Human Rights Watch in October 2008 requested to monitor the trials, but received no answer. Foreign Minister Prince Saud al-Faisal said in response to media questions about Human Rights Watch’s attendance at the trials that “there is a local human rights organization that will 100 percent attend” them, Watan reported on October 22. However, to date, requests to attend trials by the only two legal Saudi human rights organizations—the private National Society for Human Rights, and the Human Rights Commission, a government body—have not been approved, members told Human Rights Watch. However, Maktoob Business website on June 29, 2009 reported comments by the chairman of the governmental Human Rights Commission, Dr. Bandar al-‘Iban, to Agence France Press that the commission had monitored the terrorism trials and that defendants “can choose a lawyer ... or the Ministry of Justice will provide one.” Al-‘Iban did not respond to an enquiry Human Rights Watch sent him on July 10 seeking details of the commission’s monitoring of court sessions, defense lawyers, and an assessment of the fairness of proceedings.
On October 28, 2008, then-Minister of Justice Dr. Abdullah Al al-Shaikh told the Saudi Okaz newspaper that the proceedings would be public unless the judges closed them. Article 151 of Saudi Arabia’s Law of Criminal Procedure makes clear that trials are open to the public unless the judge decides to close the proceedings. The law does not specify the criteria he must use to justify such a move, which cannot be appealed. Nevertheless, the trials to date have been entirely held in secret to Human Rights Watch’s knowledge. A human rights activist told Human Rights Watch that authorities have not publicly disclosed the names of the defendants, the precise charges against them, or the dates of their trials.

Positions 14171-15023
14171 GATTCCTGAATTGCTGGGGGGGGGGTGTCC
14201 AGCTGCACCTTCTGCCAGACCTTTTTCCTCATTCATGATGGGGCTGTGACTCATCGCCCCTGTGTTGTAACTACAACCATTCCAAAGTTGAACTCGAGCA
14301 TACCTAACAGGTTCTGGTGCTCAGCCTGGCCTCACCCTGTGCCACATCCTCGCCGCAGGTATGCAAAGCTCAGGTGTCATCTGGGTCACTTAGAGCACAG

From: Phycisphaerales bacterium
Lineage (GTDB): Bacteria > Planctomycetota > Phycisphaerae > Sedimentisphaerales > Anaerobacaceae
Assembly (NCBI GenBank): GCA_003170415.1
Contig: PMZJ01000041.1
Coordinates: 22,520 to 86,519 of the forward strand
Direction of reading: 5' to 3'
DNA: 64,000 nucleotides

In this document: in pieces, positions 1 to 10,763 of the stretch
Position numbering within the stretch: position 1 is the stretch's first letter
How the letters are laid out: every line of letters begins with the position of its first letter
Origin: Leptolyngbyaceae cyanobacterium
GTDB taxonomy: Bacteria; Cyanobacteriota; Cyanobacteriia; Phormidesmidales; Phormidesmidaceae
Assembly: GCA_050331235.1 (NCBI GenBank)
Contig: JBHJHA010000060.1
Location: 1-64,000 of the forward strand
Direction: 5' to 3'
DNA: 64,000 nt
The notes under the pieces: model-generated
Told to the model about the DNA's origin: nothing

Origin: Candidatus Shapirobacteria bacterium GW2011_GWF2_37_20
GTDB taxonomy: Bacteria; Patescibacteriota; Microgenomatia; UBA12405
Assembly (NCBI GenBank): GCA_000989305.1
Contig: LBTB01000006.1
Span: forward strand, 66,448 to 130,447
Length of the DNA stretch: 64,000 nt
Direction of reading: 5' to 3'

When courts close trials to the public it becomes difficult to assess the fairness of the proceedings, and thus difficult for the court to dispense justice that is seen to be fair. International law requires that trials be open and allows them to be held in camera only in narrow circumstances, such as to prevent the identity of minors or of victims of sexual abuse from becoming public or, in a limited number of national security cases, to prevent publication of information such as intelligence procedures vital to protect national security.
Concern over the closed nature of these trials spread slowly in Saudi Arabia and internationally. The US State Department’s Annual Report on Terrorism 2008, issued on April 30, 2009, acknowledged that, “The court sessions will be restricted to the judges, lawyers, and the accused, which has led to criticism over the lack of transparency.” On May 13, a group of Saudi human rights activists issued a petition to the king, entitled, “Establishing Secret Tribunals is an Attempt to Obscure Oppression and Thwart Any Possible Political Reform in Saudi Arabia,” condemning the closed nature of these trials.